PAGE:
I found this amazing video on Khajuraho, which is a must watch! It talks about the dominant role of the feminine in ancient Indian society, and portrays women as much more than just a mere means of expressing love. What I love most is the depiction of how women were treated as the finest creation of God even during those ancient eras. And unfortunately, it saddens me to see how women suffer in these modern times. Nevertheless, I will not make this a rant now. Enjoy the video.

Travel Tip to Khajuraho Temples

The Khajuraho group of monuments are located in a small town called Khajuraho – which is part of the Chhatarpur district in the Indian state of Madhya Pradesh. Chhatarpur is about 620 kilometers (385 miles) southeast of New Delhi. Khajuraho has a small airport which is basically an air force base, but commercial flights fly into Khajuraho from Delhi, Agra, Varanasi and Mumbai. The town is also serviced by the Indian Railways, with the railway station located approximately six kilometers from the entrance to the monuments. If you prefer taking a road trip, the monuments are about 10 kilometers off the east-west National Highway 75, and about 50 kilometers from the city of Chhatarpur, that is connected to Bhopal (capital of the state of Madhya Pradesh) by the SW-NE running National Highway 86. There are many hotels including 5 star properties which now service this small town.

A visit to Khajuraho is a complete must. The next time I visit, I promise to present a lot of pictures and videos, especially of all my favorite places there. Until then, have a great time reading this post and making plans to visit this exotic place in India. And as always, I love ending with one picture for the road.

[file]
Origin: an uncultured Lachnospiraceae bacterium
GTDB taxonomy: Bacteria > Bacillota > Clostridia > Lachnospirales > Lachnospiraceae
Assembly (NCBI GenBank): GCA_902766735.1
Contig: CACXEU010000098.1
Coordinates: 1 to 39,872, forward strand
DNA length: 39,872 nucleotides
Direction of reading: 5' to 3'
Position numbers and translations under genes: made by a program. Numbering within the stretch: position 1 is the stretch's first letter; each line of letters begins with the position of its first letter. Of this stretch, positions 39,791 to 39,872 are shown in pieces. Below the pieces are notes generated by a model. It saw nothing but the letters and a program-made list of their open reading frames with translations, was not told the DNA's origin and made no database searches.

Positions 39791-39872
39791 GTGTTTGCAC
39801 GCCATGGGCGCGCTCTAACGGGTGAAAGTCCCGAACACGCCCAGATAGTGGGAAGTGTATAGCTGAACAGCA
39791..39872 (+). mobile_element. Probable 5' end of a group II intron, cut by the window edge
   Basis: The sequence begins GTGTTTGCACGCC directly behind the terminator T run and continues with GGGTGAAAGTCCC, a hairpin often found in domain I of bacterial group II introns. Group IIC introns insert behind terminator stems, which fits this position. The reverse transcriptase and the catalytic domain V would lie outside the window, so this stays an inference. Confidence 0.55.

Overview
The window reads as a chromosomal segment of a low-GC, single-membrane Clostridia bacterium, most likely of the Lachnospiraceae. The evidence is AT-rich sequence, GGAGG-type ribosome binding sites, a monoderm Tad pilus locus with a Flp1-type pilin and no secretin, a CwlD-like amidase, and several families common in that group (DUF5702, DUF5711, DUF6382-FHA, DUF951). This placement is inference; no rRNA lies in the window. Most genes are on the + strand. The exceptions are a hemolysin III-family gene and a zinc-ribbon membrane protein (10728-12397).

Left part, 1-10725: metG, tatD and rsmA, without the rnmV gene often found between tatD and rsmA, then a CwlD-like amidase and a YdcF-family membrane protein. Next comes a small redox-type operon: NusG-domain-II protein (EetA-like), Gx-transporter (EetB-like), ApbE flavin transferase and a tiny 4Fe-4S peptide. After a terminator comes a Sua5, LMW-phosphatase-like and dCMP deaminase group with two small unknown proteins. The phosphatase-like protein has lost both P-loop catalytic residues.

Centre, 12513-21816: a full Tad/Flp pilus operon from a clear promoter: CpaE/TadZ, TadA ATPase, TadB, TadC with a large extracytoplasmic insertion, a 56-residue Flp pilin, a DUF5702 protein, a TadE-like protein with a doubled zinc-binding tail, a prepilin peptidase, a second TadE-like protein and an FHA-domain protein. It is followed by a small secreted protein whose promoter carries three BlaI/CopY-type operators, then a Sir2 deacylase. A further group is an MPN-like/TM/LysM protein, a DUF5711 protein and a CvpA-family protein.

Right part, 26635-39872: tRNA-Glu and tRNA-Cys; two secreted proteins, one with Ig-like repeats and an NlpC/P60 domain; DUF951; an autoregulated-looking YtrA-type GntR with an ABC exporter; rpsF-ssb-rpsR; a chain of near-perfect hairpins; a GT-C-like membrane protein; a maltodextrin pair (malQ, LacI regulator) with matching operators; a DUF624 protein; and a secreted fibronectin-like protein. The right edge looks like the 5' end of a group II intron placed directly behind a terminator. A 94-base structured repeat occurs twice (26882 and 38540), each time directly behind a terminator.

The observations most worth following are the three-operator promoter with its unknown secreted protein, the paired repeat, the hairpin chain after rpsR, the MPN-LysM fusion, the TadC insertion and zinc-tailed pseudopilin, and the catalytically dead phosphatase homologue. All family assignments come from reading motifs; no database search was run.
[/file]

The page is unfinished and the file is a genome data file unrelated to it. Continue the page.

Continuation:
Eroticism through beautiful sculptures in Khajuraho - what a depiction!

Eroticism through beautiful sculptures in Khajuraho – what a depiction!

 

Love, Archie

Featured Image: Flickr

Other Images: Sculptures, Sculptures in monochrome, Eroticism

One who is born with wings has many stories to tell. I was a born wayfaring story-teller! But then, how does a chirpy story-teller who also has wings on her back and wheels on her feet find a colossal audience to recount those sometimes awe-inspiring, sometimes eccentric encounters. I realised there was no other way I could narrate my tales to the world unless i started penning them down in black and white. That's how TravelwithArchie was born. I love calling myself a vagabond! One who dreams about places and then travels there to see how they look in the real world. Come, borrow my wings for a while and see the world with my lens!

  • I was enjoying the beauty of ‘myrtle beach’ and you brought me here in Khajuraho: So FAST 🙂 Amazing experience.

  • Katie

    Thank you for sharing this! I really loved the pictures and the history. It sounds like a really amazing place to visit!

    • Hi Katie, welcome to #TravelwtihArchie! Thank you so much for the appreciation. Khajuraho is truly a wonderful place to visit, don’t miss it for the world when you travel to India.
      Look forward to seeing you here often. Cheers 🙂

  • You keep posting excuisite pictures of several places and my bucketlist keeps growing longer & longer. And I am so happy with this one-of-a-kind partnership of ours. But yeah, the place is worth a visit – as a lot of even people I know from Madhya Pradesh told me. And you captured it so very correct.

    • Hmm, I like this sort of partnership! Where our ‘places to see before I die’ list keeps increasing and increasing. Khajuraho for sure is worth every penny… and you must visit when you can, you gonna love it. In fact the next time my husband and I visit India, I have to take him for a visit there 🙂

      Thank you so much for your valuable comment Shaunak, looks like my monitoring helped 😉
      Welcome to #TravelwithArchie… 🙂